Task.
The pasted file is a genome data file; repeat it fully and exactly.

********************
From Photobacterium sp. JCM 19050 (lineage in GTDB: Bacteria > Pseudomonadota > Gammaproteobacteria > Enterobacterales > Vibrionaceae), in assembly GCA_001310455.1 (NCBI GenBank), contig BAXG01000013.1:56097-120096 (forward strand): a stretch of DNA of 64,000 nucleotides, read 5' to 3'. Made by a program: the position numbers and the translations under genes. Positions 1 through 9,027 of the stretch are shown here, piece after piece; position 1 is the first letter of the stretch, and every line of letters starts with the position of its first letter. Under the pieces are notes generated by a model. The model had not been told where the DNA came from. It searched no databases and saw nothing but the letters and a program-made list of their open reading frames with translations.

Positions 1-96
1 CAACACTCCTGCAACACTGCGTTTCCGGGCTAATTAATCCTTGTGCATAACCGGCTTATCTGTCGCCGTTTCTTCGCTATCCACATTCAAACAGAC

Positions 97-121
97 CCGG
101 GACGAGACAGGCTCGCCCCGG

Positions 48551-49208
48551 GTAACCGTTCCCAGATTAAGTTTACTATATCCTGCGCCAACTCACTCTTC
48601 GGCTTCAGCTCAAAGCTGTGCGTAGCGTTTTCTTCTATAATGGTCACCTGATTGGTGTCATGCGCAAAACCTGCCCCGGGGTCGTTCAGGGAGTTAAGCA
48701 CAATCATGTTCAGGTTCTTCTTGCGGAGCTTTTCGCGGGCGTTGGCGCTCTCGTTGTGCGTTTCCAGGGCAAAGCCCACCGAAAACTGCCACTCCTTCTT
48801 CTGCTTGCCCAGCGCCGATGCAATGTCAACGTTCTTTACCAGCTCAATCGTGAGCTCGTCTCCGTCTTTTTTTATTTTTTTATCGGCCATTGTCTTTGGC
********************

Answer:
From Photobacterium sp. JCM 19050 (lineage in GTDB: Bacteria > Pseudomonadota > Gammaproteobacteria > Enterobacterales > Vibrionaceae), in assembly GCA_001310455.1 (NCBI GenBank), contig BAXG01000013.1:56097-120096 (forward strand): a stretch of DNA of 64,000 nucleotides, read 5' to 3'. Made by a program: the position numbers and the translations under genes. Positions 1 through 9,027 of the stretch are shown here, piece after piece; position 1 is the first letter of the stretch, and every line of letters starts with the position of its first letter. Under the pieces are notes generated by a model. The model had not been told where the DNA came from. It searched no databases and saw nothing but the letters and a program-made list of their open reading frames with translations.

Positions 1-96
1 CAACACTCCTGCAACACTGCGTTTCCGGGCTAATTAATCCTTGTGCATAACCGGCTTATCTGTCGCCGTTTCTTCGCTATCCACATTCAAACAGAC

Positions 97-121
97 CCGG
101 GACGAGACAGGCTCGCCCCGG

Positions 48551-49208
48551 GTAACCGTTCCCAGATTAAGTTTACTATATCCTGCGCCAACTCACTCTTC
48601 GGCTTCAGCTCAAAGCTGTGCGTAGCGTTTTCTTCTATAATGGTCACCTGATTGGTGTCATGCGCAAAACCTGCCCCGGGGTCGTTCAGGGAGTTAAGCA
48701 CAATCATGTTCAGGTTCTTCTTGCGGAGCTTTTCGCGGGCGTTGGCGCTCTCGTTGTGCGTTTCCAGGGCAAAGCCCACCGAAAACTGCCACTCCTTCTT
48801 CTGCTTGCCCAGCGCCGATGCAATGTCAACGTTCTTTACCAGCTCAATCGTGAGCTCGTCTCCGTCTTTTTTTATTTTTTTATCGGCCATTGTCTTTGGC